The observed decline in water quality and widespread increase in nitrate contamination in Wisconsin indicates two linked problems. One is that the current primary mechanism to protect water quality on agricultural land, the nutrient management standard, is not being followed effectively on many farms. A second related problem is that the current standards in many areas are not stringent enough, even to the extent that they are followed.

In Northeast Wisconsin, high rates of claimed nutrient management adoption have not stemmed nitrate or pathogen contamination of groundwater. Those findings spurred the adoption of more stringent nutrient management requirements in Kewaunee County.

Three related strategies are needed to address the problems with nutrient management:

o Implement a combined effort by University of Wisconsin Extension (UWEX) and the Department of Agriculture Trade and Consumer Protection (DATCP) to perform a statewide survey of actual nutrient management practices to illuminate rates of both plan development and plan implementation.

o Relevant agencies should create a strong incentive and a date certain to target full implementation of NR 151 Wisconsin Administrative Code or NMP coverage. State and federal cost sharing should be contingent on actual NMP implementation, and not just the existence of a plan.

o Wisconsin Department of Natural Resources (WDNR), DATCP and UWEX should collaborate a campaign to ensure improved implementation of the existing standard, and to work together to develop more stringent standards where needed.

II. Revise current agricultural nutrient management recommendations to ensure that groundwater is protected and remains safe for users.

The current nitrogen application guidelines (A2809) from the University of Wisconsin – Extension (UWEX) are primarily tied to agronomic profitability and in many cases are not adequate to limit groundwater contamination below safe levels. In high-risk areas (including, but not limited to, areas of shallow or sandy soil, or areas with porous bedrock), compliance with existing nutrient management guidelines is by itself insufficient to protect water quality.

We know that groundwater protection practices such as crop rotation, cover crops, managing nitrogen application sources, application timing, and application rates helps reduce nitrogen loading into water, although we need to better understand the precise magnitude of benefits from those practices.

To protect our water with effective and appropriate nutrient standards, we need to:

o Revise the A2809 University of Wisconsin – Extension Nutrient Management Guidelines to incorporate limitations that will ensure that nutrient applications at the farm level will be protective of groundwater standards.
o Develop a “speedometer” for nitrogen management that tells us how much nitrate per year we are loading to groundwater for certain application rates and conservation practices. The nitrate speedometer should be incorporated into SNAP Plus software which is already in use to develop compliant nutrient management plans.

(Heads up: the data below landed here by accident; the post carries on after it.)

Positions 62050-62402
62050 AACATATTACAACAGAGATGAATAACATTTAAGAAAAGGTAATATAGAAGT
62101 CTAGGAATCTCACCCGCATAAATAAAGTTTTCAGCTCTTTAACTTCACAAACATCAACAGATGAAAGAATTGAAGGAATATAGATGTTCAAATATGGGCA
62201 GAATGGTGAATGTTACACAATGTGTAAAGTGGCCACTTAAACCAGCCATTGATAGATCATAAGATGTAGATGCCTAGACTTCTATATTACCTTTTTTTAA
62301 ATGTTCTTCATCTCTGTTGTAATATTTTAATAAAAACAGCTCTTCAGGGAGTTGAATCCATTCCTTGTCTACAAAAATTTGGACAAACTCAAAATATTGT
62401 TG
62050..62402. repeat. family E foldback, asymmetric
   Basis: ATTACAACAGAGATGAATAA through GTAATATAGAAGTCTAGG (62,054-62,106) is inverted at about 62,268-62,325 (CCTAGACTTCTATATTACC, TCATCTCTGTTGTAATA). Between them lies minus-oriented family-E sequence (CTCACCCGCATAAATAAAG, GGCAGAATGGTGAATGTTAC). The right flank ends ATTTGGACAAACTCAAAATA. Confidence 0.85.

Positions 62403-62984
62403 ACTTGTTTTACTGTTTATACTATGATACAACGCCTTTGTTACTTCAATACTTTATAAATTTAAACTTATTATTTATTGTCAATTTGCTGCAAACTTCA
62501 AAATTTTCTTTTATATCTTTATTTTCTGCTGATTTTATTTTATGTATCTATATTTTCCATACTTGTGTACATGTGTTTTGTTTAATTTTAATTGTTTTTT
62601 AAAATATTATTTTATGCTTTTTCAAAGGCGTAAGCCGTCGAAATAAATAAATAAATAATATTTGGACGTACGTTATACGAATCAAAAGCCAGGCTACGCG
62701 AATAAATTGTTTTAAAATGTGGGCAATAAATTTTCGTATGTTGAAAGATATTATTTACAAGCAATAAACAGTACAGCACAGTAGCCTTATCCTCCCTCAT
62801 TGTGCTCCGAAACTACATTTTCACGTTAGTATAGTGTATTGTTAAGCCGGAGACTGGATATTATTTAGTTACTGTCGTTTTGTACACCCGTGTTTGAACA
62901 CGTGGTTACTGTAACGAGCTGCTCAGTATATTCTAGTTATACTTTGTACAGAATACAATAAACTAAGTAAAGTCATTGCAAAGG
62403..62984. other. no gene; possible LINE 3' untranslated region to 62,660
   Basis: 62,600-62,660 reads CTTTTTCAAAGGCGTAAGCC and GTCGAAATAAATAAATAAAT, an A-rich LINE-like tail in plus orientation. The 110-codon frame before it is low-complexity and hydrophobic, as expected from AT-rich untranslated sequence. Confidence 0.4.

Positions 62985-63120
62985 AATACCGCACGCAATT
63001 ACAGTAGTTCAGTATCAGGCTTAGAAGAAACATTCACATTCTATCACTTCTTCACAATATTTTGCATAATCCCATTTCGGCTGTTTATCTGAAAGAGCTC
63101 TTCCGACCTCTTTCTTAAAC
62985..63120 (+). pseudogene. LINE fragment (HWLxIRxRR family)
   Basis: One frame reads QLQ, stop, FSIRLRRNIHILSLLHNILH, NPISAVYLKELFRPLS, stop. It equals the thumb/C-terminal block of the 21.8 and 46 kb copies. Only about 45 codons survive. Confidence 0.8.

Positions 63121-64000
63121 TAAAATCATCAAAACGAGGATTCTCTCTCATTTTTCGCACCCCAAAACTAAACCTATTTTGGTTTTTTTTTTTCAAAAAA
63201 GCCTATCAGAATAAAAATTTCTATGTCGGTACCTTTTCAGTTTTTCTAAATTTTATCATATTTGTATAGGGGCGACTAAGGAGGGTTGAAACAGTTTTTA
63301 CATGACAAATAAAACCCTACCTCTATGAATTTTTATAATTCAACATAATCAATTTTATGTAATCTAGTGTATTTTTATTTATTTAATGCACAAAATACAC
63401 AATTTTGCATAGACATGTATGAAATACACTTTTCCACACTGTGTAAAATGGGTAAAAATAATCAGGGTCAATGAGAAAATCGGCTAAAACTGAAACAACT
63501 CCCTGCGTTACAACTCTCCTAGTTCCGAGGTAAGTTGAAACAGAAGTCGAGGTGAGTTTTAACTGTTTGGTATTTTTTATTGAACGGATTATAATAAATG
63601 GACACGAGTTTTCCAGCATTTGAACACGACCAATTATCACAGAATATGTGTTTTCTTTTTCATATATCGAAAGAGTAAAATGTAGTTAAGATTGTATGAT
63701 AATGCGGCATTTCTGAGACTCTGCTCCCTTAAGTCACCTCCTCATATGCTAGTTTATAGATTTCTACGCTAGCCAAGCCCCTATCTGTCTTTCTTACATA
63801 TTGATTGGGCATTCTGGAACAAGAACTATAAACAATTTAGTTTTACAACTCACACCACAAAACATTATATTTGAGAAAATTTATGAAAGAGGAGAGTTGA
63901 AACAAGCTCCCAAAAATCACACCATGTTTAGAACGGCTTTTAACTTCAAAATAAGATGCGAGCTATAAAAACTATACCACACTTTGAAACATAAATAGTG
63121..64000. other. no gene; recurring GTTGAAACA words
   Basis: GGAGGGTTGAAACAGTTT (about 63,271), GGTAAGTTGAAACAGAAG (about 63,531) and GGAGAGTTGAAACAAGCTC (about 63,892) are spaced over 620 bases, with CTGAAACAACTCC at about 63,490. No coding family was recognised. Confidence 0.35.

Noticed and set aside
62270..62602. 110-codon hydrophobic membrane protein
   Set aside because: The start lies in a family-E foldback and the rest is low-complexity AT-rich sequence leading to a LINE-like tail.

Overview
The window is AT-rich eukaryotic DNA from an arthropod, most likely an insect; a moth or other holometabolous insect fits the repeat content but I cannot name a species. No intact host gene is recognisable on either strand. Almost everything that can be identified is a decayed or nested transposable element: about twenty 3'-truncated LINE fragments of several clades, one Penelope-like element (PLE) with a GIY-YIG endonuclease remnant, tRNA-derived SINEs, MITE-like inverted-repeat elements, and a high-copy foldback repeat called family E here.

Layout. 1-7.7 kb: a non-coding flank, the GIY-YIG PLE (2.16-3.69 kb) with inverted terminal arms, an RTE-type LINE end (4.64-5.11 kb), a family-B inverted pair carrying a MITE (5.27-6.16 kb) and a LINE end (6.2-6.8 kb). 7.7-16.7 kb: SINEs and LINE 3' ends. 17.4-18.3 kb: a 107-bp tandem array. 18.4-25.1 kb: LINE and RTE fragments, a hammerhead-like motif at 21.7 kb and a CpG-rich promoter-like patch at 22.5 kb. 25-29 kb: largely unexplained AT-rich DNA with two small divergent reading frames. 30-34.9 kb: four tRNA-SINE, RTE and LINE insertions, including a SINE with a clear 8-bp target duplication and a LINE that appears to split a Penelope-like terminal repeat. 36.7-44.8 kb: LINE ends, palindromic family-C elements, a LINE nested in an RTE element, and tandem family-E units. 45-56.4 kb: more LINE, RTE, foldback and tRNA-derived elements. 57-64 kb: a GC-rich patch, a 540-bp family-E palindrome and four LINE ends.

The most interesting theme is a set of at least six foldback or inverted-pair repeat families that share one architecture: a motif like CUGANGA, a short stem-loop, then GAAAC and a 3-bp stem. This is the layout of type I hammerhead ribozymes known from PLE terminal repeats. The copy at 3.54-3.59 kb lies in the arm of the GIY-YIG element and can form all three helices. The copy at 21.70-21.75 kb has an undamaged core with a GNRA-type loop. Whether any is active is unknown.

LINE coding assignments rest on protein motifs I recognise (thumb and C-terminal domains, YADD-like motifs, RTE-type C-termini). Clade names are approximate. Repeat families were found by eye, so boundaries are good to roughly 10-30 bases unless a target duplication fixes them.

o Establish “speed limits” to limit nitrate loads for specific aquifers or contributing areas to water supplies to meet established environmental thresholds. Speed limits should be incorporated into targeted performance standards.
o Direct experts at the DATCP, WDNR, and UW-Extension to actively coordinate to make these changes.

III. Address target areas of nitrate contamination with multi-agency working teams.

The Department of Natural Resources should be the lead agency, in collaboration with the Department of Agriculture and Department of Health Services in forming teams to address the most critical water quality problems at the local level. The agencies should assign staff and recruit federal, local, and non-profit partners to focus resources on protecting wells and water supplies for schools, workplaces, and residential areas where water quality problems are severe. The teams can provide proactive, ongoing support to affected communities and those with susceptible public water systems. The teams should:

o Mobilize all sources of conservation funding and technical assistance to enable land management that avoids excess nitrogen inputs.
o Assist local governments to set limits on septic system density and treatment standards to avoid excess nitrogen inputs.
o Identify and direct funds for precise wellhead delineation for public wells and make this an explicit part of all state-funded groundwater studies.
o Identify needs for new or increased technical assistance, policies, or funding.

IV. Conduct more well testing to allow water users to make informed decisions.

Up to one third of Wisconsin homeowners on private wells have never had their wells tested for any contaminants. Well owners and water users need to be aware of and understand the health risks from nitrate contamination. We do not need more well testing to determine that nitrate gets into groundwater from land uses. However, given the extraordinarily high percentages of wells in recent studies that test above safe levels for nitrates or other contaminants, much wider and routine testing of private wells is a public health imperative.